Monday, 18 August 2014 18:54
A Problem With MirrorsBy Terence Kuch
On Tuesday, August 14th, the mirrors failed us. There had been some forewarning, to be sure: faces dimmed; haircut not reflected for several days, by then growing back; confusion as to whose reflection was whose. A trick of light? Or perhaps the voltage, on that unusually warm day, but –
At first I blamed myself. It was true that I had been borrowing Helen’s blue-handled mirror when she was otherwise concerned, sidling into the master bathroom, ducking low in front of the wall mirror behind my side of the double sink, holding up her mirror and then jerking it down, teasing the wall mirror with Helen’s captured face, wanting her image and mine to fleetingly show each other’s lives. Too often, perhaps, I held them up to face each other, pondered what they – might have seen.
After so much teasing, I suppose I shouldn’t have been surprised when my mirror cast me out. But that Tuesday I was gazing into the wall mirror with a faint purpose of shaving. I held the razor poised with intent. But instead of my face, I saw a stormy harbour, sailboat moored to a dock, white boat in grey water. At the helm, a vaguely drawn, eyeless figure.
I turned slowly. There on the opposite bathroom wall was the picture I had painted of the harbour, an artless thing (my painting skills are crude at best) framed in memory of vacation. To the left, the island docks. In the cloudy distance behind the sailboat, the mainland ferry was just reaching open water.
I turned back to the mirror. I saw the boat’s reflection, but not my face. Why? I shifted my stance right, then left; moved up on toes; crouched to angle my vision. Still no face. I resisted the temptation to wave my arms and yell. Why was I not in the mirror? The day before, I’d been able to cajole my visage into being after a little effort, but not this time. Why? Maybe the mirror knew.
That’s an old saying where I come from, a different place: “The mirror knows.” It used to mean “You know, don’t you, since you’re the one in the mirror.” But that day I took it literally. Maybe the mirror knew why my face was no longer essential to its existence.
I shaved by feel, slowly, clumsily making bloody nicks and scrapes, stupidly peering at the mirror out of habit even though it showed only harbour, boat. I mentally checked off all the mirrors I encountered in the day’s routine, so I could avoid embarrassment when anyone might be watching. I’m sure no one would consider me a vampire (no slicked-back hair, pointy teeth, passion for necks). If they did, my lack of image might be easier to explain. But since the last human blood I tasted was from my own pulled wisdom teeth quite a few years ago, I didn’t think I would qualify.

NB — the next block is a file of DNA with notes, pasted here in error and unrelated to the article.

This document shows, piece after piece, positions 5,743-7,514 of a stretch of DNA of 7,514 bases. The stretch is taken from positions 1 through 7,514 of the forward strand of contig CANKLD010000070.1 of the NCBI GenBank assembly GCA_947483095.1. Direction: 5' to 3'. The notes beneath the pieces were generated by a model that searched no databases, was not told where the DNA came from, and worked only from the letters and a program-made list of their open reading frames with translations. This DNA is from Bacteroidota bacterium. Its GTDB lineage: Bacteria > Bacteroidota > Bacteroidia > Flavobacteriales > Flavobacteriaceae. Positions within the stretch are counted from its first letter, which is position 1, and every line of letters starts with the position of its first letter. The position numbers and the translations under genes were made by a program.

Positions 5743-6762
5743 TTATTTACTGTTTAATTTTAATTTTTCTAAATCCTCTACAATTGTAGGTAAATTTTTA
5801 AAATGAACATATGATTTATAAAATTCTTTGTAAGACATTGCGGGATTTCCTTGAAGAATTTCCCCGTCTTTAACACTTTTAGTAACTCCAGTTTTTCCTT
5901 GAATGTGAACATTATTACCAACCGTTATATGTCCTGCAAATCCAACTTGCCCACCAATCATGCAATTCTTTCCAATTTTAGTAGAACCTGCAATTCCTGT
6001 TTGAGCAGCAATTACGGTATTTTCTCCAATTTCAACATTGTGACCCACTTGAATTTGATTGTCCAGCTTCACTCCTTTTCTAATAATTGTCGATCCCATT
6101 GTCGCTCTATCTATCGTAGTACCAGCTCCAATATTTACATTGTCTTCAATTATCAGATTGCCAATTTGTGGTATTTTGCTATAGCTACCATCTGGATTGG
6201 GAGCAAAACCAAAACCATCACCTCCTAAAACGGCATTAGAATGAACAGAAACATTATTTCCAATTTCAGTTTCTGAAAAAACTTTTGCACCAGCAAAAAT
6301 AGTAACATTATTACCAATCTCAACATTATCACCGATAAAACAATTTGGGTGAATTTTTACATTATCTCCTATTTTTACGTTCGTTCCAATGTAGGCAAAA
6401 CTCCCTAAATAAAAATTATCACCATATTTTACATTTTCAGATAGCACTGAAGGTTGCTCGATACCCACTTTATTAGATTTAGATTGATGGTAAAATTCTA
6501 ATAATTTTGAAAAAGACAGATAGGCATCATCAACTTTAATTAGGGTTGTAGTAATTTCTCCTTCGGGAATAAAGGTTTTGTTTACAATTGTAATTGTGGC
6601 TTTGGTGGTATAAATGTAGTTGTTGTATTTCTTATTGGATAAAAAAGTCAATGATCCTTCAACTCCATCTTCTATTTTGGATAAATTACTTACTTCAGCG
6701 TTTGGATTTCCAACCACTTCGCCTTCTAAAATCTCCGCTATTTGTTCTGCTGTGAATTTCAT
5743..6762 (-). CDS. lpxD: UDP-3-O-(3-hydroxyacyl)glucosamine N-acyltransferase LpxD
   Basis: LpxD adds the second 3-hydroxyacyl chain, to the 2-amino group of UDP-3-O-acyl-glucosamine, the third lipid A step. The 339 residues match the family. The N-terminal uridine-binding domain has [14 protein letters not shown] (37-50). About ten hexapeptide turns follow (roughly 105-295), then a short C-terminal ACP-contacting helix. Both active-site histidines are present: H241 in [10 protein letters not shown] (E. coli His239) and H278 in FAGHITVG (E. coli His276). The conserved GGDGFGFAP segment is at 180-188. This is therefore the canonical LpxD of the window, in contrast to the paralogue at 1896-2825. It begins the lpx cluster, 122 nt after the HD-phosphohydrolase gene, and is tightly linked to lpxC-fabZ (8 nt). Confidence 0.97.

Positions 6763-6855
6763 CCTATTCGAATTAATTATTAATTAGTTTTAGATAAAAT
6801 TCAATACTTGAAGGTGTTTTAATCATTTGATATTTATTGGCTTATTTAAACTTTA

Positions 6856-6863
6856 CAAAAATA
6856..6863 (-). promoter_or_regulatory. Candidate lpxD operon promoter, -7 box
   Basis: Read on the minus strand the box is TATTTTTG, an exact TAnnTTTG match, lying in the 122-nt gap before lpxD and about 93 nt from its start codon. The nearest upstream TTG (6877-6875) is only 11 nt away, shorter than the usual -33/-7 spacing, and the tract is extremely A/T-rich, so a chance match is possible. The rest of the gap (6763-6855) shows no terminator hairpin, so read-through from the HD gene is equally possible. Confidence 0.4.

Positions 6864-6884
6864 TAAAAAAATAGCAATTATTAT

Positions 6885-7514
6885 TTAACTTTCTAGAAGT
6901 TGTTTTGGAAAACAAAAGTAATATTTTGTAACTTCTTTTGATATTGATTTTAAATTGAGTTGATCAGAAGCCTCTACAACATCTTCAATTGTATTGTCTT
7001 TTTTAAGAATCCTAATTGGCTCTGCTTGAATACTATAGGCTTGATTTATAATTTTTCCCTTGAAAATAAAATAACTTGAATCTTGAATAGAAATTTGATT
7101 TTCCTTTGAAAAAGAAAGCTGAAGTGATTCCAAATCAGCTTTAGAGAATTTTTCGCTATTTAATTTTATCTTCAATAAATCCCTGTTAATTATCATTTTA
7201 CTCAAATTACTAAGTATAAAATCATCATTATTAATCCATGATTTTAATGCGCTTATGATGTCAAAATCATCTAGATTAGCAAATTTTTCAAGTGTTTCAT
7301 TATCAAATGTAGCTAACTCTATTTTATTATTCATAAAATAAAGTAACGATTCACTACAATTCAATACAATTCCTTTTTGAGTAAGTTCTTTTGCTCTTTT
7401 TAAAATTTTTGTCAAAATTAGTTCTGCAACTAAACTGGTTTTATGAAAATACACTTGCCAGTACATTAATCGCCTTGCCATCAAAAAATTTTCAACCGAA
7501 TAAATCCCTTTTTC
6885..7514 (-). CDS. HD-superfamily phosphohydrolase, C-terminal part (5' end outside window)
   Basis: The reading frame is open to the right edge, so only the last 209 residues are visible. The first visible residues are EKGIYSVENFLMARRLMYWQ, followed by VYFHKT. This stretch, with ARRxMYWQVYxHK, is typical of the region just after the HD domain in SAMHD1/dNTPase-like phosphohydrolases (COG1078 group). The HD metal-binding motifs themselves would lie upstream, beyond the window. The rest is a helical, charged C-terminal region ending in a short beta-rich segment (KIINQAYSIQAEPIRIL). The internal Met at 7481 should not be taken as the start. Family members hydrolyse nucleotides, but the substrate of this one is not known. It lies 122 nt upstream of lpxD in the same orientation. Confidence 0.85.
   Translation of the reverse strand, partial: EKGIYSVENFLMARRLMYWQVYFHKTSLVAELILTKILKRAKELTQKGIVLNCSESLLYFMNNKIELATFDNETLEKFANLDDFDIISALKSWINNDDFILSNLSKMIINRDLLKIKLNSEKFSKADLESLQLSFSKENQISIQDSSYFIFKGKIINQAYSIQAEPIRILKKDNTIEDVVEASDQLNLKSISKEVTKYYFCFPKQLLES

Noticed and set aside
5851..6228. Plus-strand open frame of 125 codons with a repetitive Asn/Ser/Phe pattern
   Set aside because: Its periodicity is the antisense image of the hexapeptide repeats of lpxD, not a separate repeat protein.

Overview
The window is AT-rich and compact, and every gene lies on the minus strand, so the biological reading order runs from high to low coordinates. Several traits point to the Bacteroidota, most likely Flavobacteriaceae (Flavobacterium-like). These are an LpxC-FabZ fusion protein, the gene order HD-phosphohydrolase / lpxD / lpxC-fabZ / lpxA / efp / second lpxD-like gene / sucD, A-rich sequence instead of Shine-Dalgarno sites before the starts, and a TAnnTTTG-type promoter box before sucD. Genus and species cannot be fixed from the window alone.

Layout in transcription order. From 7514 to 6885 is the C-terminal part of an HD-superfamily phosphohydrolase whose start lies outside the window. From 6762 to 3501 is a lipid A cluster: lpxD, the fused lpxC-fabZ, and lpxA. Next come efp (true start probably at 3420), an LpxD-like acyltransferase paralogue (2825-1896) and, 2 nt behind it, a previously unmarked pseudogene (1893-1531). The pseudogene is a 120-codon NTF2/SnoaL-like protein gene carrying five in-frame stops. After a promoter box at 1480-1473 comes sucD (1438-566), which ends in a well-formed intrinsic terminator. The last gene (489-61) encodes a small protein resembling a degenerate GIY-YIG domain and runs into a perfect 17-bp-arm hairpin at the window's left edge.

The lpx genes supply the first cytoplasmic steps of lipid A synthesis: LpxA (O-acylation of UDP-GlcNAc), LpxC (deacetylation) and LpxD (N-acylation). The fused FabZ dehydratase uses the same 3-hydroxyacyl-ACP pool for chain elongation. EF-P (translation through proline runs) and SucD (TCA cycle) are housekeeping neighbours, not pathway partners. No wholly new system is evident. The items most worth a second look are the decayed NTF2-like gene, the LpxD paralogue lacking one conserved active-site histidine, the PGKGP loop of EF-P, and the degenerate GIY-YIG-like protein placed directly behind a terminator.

Back to the checklist of mirrors to be avoided: No problems at home. No problems driving to work. No problems at the office – except for the men’s room. Four sinks and a wall-to-wall three-foot-high mirror behind them. Some of my co-workers used these mirrors for eye-contact, say, if a man were passing behind another at one of the sinks, being careful to moderate the duration and intensity of eye-contact even in a mirror, of course, careful not to look where one shouldn’t. So I would have to be extra careful there to keep my lack of reflection unnoticed. I could slip out and use the toilet of the cafe next door, I suppose. Yes; that’s what I’d do.
By Thursday the 16th, I no longer needed to keep my problem secret. As breathtakingly reported (somebody said), and confirmed (somebody said, twice), all the mirrors, all of them all over the world so far reported,
Come in, Chet in Chong-qing -- come in, Chet?
refused to reflect the human face, showed nothing but background,
I guess we’ll have to get back to you later, Chet. Now on to sports.
showed none of the despairing faces posed before it, arms despondently waving.
# # #
In the following days, the extent of our desperation became clear. Grief counsellors were uncrated, powered up, sent to console us on our loss of face. They oozed Understanding like machine oil.